D&D: Correspondence

I goofed hardcore with Saturday’s – it’s there in hardcopy but weddings and D&D and mahjong and hilarious hypothetical slashfic contests with pichy have prevented it from being transcribed. Should be up on Monday. For now, here’s something D&D-related, a letter of sorts from a future character of mine to my current PC. And yeah, trees. Them’s the breaks.

Master Alder, I hope this letter finds you in good health.

I realise it has been some time since I last wrote to you. My training leaves me with little personal time,and much of it is spent simply resting. The daily weapon drill and all of the physical training is quite familiar to me, and I have endured worse in battle; the instruction in magic, however, is truly exhausting. Every day I am required to stretch my arcane powers to the full extent of my limited understanding before theoretical instruction begins. In some ways, this is more difficult than any test of fitness of magical knack I have faced. I am many years behind all of the other students in magic theory, and I do not harbour any illusions of catching up to them. I have no intention of setting out to become a master spellcaster; I do not have the patience for it.

It is strange, really – for all their talent and promise, many of these wizards in training seem to envy my powers – they see them as a shortcut to the strength they desire. I know that for you, the knowledge that must be acquired in order to master arcane power is its own reward, as useful as any spell and far more reliable. They have no choice but to see it differently, I suppose: most of them have never seen a battlefield, and I doubt any have used a sword before they came to this academy. They see magic as a privilege, not a responsibility, and I suppose that such a perspective would indeed see my heritage as enviable. For them, power is something that will make them free: they believe it can give them the ability to do what they want, when they want.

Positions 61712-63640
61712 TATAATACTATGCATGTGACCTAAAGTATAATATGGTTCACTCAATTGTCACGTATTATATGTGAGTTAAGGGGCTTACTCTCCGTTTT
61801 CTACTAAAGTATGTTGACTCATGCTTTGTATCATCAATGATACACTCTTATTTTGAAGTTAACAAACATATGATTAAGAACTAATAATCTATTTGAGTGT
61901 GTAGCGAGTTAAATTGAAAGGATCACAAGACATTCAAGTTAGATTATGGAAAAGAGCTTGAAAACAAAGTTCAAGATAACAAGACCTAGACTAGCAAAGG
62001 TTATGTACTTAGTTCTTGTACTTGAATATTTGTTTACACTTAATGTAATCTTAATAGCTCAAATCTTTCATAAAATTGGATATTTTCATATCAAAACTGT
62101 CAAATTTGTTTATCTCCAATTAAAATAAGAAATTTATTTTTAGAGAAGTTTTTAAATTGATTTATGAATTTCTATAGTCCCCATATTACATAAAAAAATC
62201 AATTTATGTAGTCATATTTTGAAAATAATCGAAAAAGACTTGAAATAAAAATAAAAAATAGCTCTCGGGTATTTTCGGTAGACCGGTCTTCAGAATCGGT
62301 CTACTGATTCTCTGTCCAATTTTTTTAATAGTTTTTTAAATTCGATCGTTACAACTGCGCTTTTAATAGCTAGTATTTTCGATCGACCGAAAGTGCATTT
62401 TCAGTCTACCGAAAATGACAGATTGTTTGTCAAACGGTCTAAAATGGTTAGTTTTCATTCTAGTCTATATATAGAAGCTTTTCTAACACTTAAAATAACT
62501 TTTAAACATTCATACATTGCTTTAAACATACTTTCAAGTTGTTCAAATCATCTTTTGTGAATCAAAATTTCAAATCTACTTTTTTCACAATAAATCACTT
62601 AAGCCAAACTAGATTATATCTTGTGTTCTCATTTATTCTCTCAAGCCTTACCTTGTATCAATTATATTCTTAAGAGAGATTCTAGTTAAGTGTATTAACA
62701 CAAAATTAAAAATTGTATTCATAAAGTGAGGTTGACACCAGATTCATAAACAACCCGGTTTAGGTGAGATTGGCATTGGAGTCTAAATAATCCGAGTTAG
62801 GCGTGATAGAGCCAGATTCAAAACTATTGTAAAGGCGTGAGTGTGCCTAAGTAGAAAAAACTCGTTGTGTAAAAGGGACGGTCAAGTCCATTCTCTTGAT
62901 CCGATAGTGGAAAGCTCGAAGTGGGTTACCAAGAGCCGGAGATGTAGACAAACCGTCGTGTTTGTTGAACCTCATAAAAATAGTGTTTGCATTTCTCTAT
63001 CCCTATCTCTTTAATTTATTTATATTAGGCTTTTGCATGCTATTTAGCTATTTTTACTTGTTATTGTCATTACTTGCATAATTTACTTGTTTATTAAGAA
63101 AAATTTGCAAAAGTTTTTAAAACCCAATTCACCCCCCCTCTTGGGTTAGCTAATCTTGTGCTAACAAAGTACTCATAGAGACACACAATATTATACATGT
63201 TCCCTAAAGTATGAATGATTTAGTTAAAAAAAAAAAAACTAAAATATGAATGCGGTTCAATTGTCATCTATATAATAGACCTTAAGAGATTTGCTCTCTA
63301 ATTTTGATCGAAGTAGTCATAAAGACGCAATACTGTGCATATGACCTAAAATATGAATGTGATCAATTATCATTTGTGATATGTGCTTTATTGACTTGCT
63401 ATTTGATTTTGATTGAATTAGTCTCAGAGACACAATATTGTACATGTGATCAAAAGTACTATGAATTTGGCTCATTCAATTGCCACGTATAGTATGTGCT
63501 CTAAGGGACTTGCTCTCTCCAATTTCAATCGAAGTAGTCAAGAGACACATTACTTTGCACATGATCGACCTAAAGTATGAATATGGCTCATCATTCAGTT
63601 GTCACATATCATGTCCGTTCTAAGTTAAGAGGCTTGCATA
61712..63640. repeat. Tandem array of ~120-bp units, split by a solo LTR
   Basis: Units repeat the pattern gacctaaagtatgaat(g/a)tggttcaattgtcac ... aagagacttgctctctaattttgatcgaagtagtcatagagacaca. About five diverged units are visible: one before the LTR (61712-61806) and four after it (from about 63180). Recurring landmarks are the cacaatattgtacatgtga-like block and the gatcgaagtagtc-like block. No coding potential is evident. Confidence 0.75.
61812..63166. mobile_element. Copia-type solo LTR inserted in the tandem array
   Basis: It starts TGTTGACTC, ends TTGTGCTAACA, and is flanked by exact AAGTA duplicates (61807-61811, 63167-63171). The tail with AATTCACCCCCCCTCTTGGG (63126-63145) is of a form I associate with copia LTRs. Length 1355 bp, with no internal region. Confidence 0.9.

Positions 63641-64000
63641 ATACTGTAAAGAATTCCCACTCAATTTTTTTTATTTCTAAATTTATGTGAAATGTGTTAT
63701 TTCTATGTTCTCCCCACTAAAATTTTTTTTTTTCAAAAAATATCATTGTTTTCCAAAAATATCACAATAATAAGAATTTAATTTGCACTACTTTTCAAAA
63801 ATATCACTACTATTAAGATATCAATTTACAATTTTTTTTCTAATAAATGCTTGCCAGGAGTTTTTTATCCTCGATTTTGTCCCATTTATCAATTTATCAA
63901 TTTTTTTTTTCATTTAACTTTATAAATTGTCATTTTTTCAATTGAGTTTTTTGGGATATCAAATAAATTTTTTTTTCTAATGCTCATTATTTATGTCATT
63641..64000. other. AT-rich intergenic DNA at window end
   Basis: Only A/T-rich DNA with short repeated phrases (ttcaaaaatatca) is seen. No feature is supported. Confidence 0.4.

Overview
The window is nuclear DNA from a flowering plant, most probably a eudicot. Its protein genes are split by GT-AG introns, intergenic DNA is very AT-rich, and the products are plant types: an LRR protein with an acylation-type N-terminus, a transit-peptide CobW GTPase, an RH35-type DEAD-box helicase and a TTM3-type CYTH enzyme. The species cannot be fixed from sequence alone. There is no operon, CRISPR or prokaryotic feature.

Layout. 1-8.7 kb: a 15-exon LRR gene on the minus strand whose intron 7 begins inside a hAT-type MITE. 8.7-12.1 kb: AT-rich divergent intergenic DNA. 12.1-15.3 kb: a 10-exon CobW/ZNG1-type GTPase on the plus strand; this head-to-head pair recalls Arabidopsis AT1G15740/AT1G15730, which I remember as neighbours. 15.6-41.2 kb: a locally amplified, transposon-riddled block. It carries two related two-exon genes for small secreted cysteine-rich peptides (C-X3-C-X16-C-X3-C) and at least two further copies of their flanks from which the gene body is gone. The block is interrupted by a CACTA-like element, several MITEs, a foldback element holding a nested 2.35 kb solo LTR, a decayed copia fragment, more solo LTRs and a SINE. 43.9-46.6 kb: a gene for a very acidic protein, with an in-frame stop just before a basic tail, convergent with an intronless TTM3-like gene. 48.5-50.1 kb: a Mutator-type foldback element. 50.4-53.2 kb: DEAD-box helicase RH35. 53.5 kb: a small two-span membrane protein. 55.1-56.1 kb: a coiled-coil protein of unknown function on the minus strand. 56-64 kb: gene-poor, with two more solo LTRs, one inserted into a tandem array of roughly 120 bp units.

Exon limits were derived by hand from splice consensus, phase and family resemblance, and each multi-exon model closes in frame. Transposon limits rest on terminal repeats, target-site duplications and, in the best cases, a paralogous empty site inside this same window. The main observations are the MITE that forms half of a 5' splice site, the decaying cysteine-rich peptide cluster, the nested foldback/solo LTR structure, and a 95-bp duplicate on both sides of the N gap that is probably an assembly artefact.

My own experience is different, as you know. I’ve lived by the sword for long enough to realise that power is simply another burden that must be shouldered. When you have held a man’s life in your hands by virtue of being stronger, faster, better armed, or simply luckier than he, you come to realise that power binds those who have it tighter than any who lack it.

When we first met, you told me that I must control my power to prevent it from controlling me – without wishing to sound presumptuous, I feel that it something I already understood before you found me in the temple. I don’t pretend to truly understand life and death, but I’ve always thought of myself as a shield more than a sword.

I hope that your work goes well – I have missed our conversations, and nobody I have met here has your understanding of the demands of service to the divine. My training here will likely continue for the foreseeable future, so I will understand if you are not at liberty to visit, but even a simple reply would be appreciated.

I remain your student and your friend,


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